Bronstein Launches New 'Journalism of Action' After Big Cuts

By: Joe Strupp With its massive newsroom staff cuts essentially complete, the San Francisco Chronicle is embarking on a new approach to coverage that Editor Phil Bronstein likens to that practiced by William Randolph Hearst.

"Journalism of Action," the phrase being bandied about in the Chronicle newsroom since last Thursday, will take the paper?s regular coverage of an event, topic, or issue and expand it to include ways that readers and others can seek changes and improvements.

"How does the story affect people? What can they do about it?" Bronstein told E&P in explaining the approach. "There has been a bit of a tradition of saying, 'Here is the information -- good night, see you tomorrow.' We will deal more with the solutions, get involved and tell people what they can do.?

Bronstein, who recently finished overseeing the staff cuts that ended with the departure of about 90 people from his 400-person newsroom, met on Thursday with those who will remain and directed them to take the new approach into daily news coverage. "It is more about solutions, helping them understand what they can do about things," he said. "Yes, there are murders in Bayview, and Muni is broken down. But what can you do about it?"

The editor compared the approach to the paper?s popular ChronicleWatch feature, which focuses on specific government-related problems such as potholes, broken stoplights, and the like, and follows the progress of efforts to fix them.

"I?m not saying in every circumstance, but to look at stories from that aspect, you can direct people to learn what they can do to help,? Bronstein said. He cited the death of a hiker in June at Half Dome in Yosemite National Park as an example of a story that could be expanded.

While the Chronicle reported on the statistics of deaths related to the attraction -- and the opinions of safety experts -- it may in the future take such a story further. "the comments online you had some of the solutions," he said of the reader-reaction posts. "You have the use of technology and even an editorial crusade to get things done.?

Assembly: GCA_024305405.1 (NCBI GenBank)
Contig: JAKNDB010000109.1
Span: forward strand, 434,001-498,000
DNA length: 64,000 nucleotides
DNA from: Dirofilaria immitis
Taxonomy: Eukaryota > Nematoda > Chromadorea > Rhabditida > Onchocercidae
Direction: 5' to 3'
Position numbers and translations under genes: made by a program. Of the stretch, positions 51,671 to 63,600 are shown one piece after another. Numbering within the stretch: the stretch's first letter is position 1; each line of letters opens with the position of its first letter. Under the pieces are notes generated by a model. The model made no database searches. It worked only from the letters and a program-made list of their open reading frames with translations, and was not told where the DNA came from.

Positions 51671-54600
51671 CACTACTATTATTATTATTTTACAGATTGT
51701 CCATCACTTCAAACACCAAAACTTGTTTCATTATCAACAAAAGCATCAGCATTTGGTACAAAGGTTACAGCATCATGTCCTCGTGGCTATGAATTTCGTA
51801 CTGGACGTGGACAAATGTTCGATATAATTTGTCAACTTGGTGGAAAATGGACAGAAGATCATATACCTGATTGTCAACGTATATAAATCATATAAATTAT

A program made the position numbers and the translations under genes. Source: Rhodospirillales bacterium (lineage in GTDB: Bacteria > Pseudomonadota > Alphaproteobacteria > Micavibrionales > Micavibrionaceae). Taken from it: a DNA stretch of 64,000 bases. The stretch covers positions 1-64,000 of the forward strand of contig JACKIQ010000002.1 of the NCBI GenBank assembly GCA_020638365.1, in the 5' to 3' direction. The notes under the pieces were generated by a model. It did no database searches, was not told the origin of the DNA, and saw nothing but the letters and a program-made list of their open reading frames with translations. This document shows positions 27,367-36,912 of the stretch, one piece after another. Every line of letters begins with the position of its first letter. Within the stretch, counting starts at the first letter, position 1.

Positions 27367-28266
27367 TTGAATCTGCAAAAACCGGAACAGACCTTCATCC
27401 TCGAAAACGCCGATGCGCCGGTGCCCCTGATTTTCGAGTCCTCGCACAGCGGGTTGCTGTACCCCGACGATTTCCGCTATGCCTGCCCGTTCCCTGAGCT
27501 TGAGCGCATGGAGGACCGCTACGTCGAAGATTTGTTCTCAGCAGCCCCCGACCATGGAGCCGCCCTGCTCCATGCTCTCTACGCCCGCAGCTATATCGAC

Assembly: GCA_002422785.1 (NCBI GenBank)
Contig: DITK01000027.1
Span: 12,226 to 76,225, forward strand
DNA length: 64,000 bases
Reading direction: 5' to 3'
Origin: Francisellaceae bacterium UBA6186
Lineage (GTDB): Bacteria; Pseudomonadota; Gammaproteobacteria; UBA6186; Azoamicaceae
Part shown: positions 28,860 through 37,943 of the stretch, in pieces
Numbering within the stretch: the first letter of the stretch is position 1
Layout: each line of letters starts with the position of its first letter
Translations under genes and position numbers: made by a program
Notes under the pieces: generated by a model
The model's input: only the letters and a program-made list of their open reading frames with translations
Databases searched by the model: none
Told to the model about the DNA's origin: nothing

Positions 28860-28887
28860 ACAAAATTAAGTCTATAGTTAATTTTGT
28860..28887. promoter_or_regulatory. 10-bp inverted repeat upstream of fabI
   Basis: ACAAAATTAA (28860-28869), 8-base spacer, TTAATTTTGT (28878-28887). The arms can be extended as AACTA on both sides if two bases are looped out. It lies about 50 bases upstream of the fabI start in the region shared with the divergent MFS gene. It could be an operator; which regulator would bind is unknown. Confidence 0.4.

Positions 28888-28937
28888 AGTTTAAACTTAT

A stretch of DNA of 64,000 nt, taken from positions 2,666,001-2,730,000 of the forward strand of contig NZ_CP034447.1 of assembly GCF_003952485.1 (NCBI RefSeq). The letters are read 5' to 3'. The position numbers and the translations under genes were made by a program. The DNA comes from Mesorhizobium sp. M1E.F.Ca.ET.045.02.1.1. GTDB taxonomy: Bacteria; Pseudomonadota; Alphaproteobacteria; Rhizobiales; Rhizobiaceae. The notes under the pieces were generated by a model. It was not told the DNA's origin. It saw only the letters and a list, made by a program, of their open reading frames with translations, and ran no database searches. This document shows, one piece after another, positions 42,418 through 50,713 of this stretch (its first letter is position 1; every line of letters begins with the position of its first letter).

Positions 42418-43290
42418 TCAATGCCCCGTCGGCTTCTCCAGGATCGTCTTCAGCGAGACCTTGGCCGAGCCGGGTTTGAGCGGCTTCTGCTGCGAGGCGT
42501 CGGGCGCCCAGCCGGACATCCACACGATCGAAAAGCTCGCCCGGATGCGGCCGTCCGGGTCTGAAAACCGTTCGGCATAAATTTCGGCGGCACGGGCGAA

Steve Proctor, deputy managing editor/news, said the paper took such an approach earlier this year when there was a trash company lockout in Oakland, which resulted in replacement workers being brought in by Waste Management Inc. During the 20-day lockout, he said the Chronicle covered the story, but also sought to focus on specific neighborhoods and how the lockout was affecting them.

"We identified places that were not being picked up, put pictures in the paper and followed them," he said."We had a garbage watch everyday, picked a place and tried to see if we could get Waste Management to respond." He said the paper eventually found that the poorest neighborhoods were among the most neglected.

Proctor also pointed to a column by C.W. Nevius on homelessness in Golden Gate Park. He said the column was prompted after an outcry related to a coyote attack on a dog in the park. Nevius? column stressed that homelessness in the park was much more severe and common than coyote attacks. "It drew hundreds and hundreds of comments and made it an ongoing story," Proctor said.

Bronstein said other approaches might include bringing an issue or problem to a public official, such as a law enforcement leader or mayor and pinning them down for answers and a plan of action.

"You have all of these multimedia aspects to it," he said, noting the use of Web, print and video or audio. "I am not saying it will always work, but it is something you can try."

Noting William Randolph Hearst?s historic use of his papers, including Bronstein?s former employer, the San Francisco Examiner, to bring issues to light, he said the Chronicle could do so today. "Every newspaper is talking about watchdog journalism," he added. "That is different from advocacy, which is telling people what to think."

He said the paper would also focus the effort on specific areas, but said they had not been chosen yet. He noted, however, they might include "green living," real estate, politics, and technology. "Beats will be realigned based on that," he said. "There will probably be some physical shifts within the building."

He said the paper may even create a "central nervous system," where representatives from departments such as news, photography, features, online and others will be based to react immediately on all fronts to some stories. "The basic departments who are in on the discussion from the get-go."

Adds Proctor, "when you cut down as much as we have cut down, every paper has cut down, you have to look at what you have to do fabulous work."


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